The growers banded together after the E. coli contamination to collaborate on industry guidelines, inspections, and joint marketing efforts earlier this year. Enrollment in the group, called the California Leafy Green Handler Agreement, has been extended until May 18, to allow as many growers as possible to get on board.
"There is a plan at some point to use a seal that would alert consumers, so that they'd know the produce they're purchasing has been handled properly," says a spokesman for the California Department of Food and Agriculture.
Last summer's outbreak, which sickened 204 people and killed three, was linked to bags of spinach that had been contaminated by cattle feces, and the Food & Drug Administration found that all seemed to originate from a single grower, Natural Selection Foods LLC of San Juan Bautista, Calif. Eventually, six companies recalled products.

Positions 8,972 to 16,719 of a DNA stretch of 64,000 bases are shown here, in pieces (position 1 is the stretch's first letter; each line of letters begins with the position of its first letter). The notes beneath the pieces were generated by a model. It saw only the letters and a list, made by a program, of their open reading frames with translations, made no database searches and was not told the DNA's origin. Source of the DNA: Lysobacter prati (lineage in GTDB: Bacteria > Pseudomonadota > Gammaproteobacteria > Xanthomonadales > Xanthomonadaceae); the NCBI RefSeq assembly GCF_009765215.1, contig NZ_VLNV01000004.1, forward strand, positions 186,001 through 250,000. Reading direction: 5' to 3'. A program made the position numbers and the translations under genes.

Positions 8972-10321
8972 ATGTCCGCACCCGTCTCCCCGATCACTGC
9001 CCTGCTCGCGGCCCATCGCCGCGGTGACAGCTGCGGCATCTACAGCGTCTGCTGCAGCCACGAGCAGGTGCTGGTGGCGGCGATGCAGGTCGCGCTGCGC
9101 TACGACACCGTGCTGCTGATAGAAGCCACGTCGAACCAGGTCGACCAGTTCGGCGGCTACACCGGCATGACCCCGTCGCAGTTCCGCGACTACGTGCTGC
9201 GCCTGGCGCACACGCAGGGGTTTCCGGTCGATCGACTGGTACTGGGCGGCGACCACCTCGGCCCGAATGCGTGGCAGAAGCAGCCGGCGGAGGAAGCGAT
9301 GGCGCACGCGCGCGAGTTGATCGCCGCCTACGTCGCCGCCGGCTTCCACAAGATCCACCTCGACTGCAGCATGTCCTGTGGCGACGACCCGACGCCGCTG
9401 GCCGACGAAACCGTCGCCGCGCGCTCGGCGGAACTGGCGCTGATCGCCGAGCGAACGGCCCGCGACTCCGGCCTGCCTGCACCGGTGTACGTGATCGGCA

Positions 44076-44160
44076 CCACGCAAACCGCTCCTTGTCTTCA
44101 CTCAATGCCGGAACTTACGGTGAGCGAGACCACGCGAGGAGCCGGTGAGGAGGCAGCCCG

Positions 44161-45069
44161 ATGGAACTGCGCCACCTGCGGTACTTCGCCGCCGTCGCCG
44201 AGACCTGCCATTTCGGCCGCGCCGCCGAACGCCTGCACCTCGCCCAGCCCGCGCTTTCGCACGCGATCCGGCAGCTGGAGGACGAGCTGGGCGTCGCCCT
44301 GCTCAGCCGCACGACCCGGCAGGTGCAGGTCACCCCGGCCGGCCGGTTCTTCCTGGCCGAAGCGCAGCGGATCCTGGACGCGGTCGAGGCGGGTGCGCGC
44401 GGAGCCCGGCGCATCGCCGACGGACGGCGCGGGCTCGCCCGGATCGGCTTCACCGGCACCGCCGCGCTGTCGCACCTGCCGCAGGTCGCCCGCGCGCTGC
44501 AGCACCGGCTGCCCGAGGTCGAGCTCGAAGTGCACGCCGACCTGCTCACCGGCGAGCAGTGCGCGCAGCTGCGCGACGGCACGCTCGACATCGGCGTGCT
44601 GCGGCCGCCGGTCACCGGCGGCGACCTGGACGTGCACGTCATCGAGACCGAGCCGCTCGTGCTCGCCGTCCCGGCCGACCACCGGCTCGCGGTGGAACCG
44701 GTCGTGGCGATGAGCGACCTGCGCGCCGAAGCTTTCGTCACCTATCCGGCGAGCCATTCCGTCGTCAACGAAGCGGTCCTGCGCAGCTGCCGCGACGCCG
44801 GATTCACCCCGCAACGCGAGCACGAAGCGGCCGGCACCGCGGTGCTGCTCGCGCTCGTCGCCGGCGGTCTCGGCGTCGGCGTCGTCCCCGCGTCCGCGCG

And at Taco Bell last December, diners in four Northeastern states got sick with E. coli, believed to be linked to California lettuce.
The big players in bagged salads are Dole, Del Monte, and Chiquita, which recently announced that its Fresh Express bagged salad division will spend $2 million on nine different research grants, to study how E. coli might spread.
Earlier this month, the U.S. Centers for Disease Control released a report indicating that while the incidence of food-borne illness infections caused by E. coli and Salmonella in ground beef and eggs had declined in 2006, there was no decline in infections overall because of contaminations stemming from foods not previously associated with those illnesses, including spinach, tomatoes and peanut butter.
California produces about 75% of the nation's leafy greens, most of it spinach and lettuce.